Barely Legally

Confessions of a Moot Court Bailiff

Cloudy with a chance of lawsuit

The much-smarter-than-me Nilay Patel on the Amazon Cloud Player and the coming round of “music locker” services.

A new type of music service has got the music labels in a tizzy — they say Amazon isn’t licensed for streaming, and talk of lawsuits has already sprung up, as has a perception that Amazon legally over-extended itself with the service. That perception has only been heightened by word that Amazon and Sony are now negotiating, and there’s already some bad precedent for Amazon — MP3.com lost a lawsuit over a very similar service back in 2000. (I remember the case well; I was in college when it was decided, and it directly influenced my decision to go to law school.)

But I think there’s a very real chance Amazon will emerge scot-free from all of this, because Cloud Player is built on top of massive amounts of bandwidth that simply didn’t exist for previous entrants in the market. In fact, by pursuing Amazon here, the labels might hurt their own cause in a fatal way. Let’s take a look.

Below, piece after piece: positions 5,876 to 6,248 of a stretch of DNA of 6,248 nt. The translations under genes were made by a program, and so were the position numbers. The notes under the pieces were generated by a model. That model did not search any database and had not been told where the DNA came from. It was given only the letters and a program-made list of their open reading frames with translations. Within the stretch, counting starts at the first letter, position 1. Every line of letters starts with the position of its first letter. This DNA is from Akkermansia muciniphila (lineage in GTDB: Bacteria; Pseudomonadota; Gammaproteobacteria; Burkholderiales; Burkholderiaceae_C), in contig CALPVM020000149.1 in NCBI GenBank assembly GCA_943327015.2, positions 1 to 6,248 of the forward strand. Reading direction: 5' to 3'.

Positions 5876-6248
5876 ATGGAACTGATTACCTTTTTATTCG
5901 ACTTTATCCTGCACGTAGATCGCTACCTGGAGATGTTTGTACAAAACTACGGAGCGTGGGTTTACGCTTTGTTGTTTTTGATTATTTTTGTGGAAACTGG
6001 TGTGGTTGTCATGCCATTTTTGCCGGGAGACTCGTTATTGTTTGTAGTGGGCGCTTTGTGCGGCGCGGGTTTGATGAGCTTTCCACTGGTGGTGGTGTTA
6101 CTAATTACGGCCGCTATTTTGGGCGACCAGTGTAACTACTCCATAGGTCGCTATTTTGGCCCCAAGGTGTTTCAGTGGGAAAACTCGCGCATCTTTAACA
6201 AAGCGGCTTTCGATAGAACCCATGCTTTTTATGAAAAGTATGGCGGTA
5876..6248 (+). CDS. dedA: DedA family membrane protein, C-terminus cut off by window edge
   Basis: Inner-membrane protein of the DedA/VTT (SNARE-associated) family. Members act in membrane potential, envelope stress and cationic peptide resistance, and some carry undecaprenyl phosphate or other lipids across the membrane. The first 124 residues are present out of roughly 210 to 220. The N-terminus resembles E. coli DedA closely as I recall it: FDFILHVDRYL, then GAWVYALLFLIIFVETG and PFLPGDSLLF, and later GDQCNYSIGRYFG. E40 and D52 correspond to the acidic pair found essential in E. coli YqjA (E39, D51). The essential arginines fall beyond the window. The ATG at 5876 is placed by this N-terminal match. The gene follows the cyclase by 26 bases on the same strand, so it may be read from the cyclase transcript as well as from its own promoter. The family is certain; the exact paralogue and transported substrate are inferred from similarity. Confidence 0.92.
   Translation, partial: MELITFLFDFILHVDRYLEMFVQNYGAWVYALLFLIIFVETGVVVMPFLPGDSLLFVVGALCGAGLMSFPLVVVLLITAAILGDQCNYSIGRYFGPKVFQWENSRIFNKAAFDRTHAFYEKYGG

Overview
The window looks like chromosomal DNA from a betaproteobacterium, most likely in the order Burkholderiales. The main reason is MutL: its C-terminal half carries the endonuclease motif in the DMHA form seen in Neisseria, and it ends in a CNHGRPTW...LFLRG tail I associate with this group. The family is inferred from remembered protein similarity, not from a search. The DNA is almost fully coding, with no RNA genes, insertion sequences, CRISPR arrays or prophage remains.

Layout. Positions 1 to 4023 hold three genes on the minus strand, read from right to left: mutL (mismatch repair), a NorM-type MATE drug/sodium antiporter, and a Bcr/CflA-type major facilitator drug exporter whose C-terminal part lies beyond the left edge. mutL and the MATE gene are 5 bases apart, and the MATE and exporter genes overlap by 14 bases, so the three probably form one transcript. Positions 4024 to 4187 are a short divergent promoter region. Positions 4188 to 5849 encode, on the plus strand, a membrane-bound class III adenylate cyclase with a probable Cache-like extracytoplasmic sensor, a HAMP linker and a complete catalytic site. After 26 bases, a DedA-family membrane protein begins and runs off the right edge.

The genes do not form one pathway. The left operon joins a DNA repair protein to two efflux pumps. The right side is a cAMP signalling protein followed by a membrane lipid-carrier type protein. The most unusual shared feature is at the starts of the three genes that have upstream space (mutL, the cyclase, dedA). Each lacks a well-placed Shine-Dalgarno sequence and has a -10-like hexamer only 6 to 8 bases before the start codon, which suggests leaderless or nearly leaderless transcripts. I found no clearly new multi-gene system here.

When I first heard that Amazon’s new service didn’t have the legal blessings of the music industry, I was nonplussed. Why on earth would you poke the music industry? Have you seen the first page of Google search results for RIAA? They’re apparently almost as famous for suing people as they are for commoditizing music.

It’s not suicidal, though. The RIAA’s actually never sued people for turning a CD into a bunch of MP3s, even though it’s almost certainly a violation of the “anti-circumvention” provision of the DMCA. Their reluctance to sue for CD -> MP3 or MP3 -> iPod is pretty well-founded, too. Even though currently in the Second Circuit, the DMCA has no Fair Use exception, that the RIAA hasn’t been willing to start suing for ripping CDs is illuminating.

Patel points out that Amazon’s just adding a link to the chain: CD -> MP3, and then MP3 -> Amazon. If the first copy is okay, why can’t the second? Read Patel’s post; he really points out how the RIAA has painted themselves into a corner with their shortsighted business and legal strategies over the last decade.